|12.30 - 12.35||
Chris Hewett, Chief Executive, Solar Trade Association
Chris has 25 years’ experience in advocacy, policy research, thought leadership and campaigning on a wide variety of sustainability, energy and environmental issues. He was Head of Climate Change for the Environment Agency, providing advice to Government on climate change mitigation and adaptation. He has worked for a number of leading NGOs & government agencies, including successful advocacy for the Green Investment Bank at Green Alliance, global aviation research for the Committee on Climate Change, and more recently leading policy and advocacy for the Finance Innovation Lab.
|12:35 - 12:45||
A1: The View from the System Operator
Colm Murphy, Acting Head of Business Development, National Grid
Colm Murphy is Acting Head of Business Development for National Grid Electricity System Operator. He is accountable for reform of National Grid’s electricity balancing service markets, facilitating the increased participation of flexible distributed energy and demand side response in the balancing markets and the stakeholder-led Power Responsive programme. Immediately prior to this Colm was responsible for the Electricity System Operators European Policy and Strategy team. Colm joined National Grid’s Global Procurement function in 2013 and has worked in a variety of commercial roles, with both a GB and Global focus before joining the Electricity System Operator in 2017.
12:45 - 14:00
A2: Can Storage Deliver a 100% Renewables Market
Chair: Barney Wharton, Head of Policy, RenewableUK
Barnaby Wharton is Head of Policy at RenewableUK, where he leads a team working on the transition to a smart system, market reform and industrial strategy and supply chains, among other things. Prior to joining the team at RenewableUK he was part of the energy and climate change team at the CBI, where he led work on energy costs, supply side policy and international climate change, and attended the Paris COP in 2015. He has extensive experience working on energy, regulatory and Parliamentary issues.
Presenter: Hugo Batten, Head of GB Renewables, Aurora
Market Design in High Renewables Systems: Changes Required
Hugo is a Head of GB Renewables in Aurora’s consulting team. Hugo advises clients on the GB power market – regulation, strategy, financing, and operational optimisation. He specialises in renewables and flexible technologies. Recent projects include: a study on how revenue stacking and ‘zero-subsidy’ CfDs can unlock more offshore wind; calculating the system integration costs/ cost of intermittency of solar and wind on the GB system; modelling the economics of behind-the-meter solar; and several valuation projects on renewables assets in the UK and Europe. Hugo spent 6 years at McKinsey & Co after graduating in Law from the University of Melbourne and completing an MBA and MPA at the University of Oxford.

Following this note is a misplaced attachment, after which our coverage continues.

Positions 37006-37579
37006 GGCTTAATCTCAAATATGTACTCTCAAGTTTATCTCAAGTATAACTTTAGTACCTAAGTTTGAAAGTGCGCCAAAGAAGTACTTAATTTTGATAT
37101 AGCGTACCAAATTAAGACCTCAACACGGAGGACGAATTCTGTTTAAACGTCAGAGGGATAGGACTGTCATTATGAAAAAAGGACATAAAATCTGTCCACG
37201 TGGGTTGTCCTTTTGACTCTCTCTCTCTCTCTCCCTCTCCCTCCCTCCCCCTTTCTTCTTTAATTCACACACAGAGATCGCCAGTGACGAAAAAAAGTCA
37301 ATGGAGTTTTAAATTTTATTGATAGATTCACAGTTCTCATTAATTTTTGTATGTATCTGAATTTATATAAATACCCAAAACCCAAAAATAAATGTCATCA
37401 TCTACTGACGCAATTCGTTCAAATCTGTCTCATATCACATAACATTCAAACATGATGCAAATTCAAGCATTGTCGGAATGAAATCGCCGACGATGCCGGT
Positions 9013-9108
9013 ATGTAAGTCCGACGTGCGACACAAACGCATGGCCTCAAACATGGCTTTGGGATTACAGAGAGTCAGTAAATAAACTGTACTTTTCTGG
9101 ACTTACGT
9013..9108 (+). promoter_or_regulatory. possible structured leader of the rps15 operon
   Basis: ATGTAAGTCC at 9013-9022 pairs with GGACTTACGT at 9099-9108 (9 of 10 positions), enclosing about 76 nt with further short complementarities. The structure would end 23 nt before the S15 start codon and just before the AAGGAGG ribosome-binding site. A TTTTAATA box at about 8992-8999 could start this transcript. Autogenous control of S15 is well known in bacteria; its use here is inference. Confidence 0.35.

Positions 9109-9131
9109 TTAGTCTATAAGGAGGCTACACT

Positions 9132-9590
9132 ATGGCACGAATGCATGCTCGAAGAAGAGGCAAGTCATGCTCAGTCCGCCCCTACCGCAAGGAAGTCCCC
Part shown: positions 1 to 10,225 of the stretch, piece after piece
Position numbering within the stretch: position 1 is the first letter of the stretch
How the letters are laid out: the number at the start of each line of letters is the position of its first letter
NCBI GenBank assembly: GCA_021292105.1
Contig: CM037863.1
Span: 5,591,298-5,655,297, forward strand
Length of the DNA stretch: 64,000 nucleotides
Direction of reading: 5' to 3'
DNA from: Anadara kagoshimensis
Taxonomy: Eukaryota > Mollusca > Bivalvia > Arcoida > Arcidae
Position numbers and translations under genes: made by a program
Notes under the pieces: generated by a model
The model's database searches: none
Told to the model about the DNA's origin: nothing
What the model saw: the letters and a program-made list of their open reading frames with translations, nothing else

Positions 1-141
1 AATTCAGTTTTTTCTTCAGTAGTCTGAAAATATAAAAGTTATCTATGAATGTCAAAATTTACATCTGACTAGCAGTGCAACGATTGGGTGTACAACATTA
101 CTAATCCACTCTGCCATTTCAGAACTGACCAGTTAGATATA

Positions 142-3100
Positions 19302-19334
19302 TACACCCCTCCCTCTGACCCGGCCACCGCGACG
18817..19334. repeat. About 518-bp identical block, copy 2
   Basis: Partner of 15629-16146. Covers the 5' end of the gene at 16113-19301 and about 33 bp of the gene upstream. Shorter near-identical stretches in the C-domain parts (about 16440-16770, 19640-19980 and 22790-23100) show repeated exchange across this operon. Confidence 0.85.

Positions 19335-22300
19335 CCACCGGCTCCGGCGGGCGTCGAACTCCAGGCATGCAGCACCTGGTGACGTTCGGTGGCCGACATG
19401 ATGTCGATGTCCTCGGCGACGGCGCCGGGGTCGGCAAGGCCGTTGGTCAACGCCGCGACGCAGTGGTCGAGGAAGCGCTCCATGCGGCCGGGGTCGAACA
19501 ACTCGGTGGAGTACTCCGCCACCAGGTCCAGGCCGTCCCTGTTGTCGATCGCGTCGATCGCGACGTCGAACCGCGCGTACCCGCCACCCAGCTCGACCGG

Dr. Sara Walker, Senior Lecturer, National Centre for Energy Systems Integration, Newcastle University
Sara L. Walker received her BSc (Hons) Physics from Leicester University (1991), her PGCE from Leicester University (1992), her MSc Environmental Science from Nottingham University (1994) and her PhD in energy policy from De Montfort University (2003). She taught physics for a short period, and joined academia in 1996 when she joined De Montfort University as a Research Associate, then Research Fellow and Senior Lecturer, working on renewable energy technology and policy. In 2003 she left academia for industry and joined IT Power as a Senior Energy Specialist, and in 2004 she moved to Econnect Ltd as their Research and Development Manager. In 2007 she moved back to academia, at Northumbria University, as Subject Director. Since 2015, she has been Senior Lecturer in the School of Engineering at Newcastle University (UK), where she has been working on whole energy systems research, and is now Associate Director of the Centre for Energy Systems Integration (CESI). She has authored or co-authored numerous journal and conference papers covering topics of renewables, building energy performance, impact of buildings/renewables on energy networks and energy policy.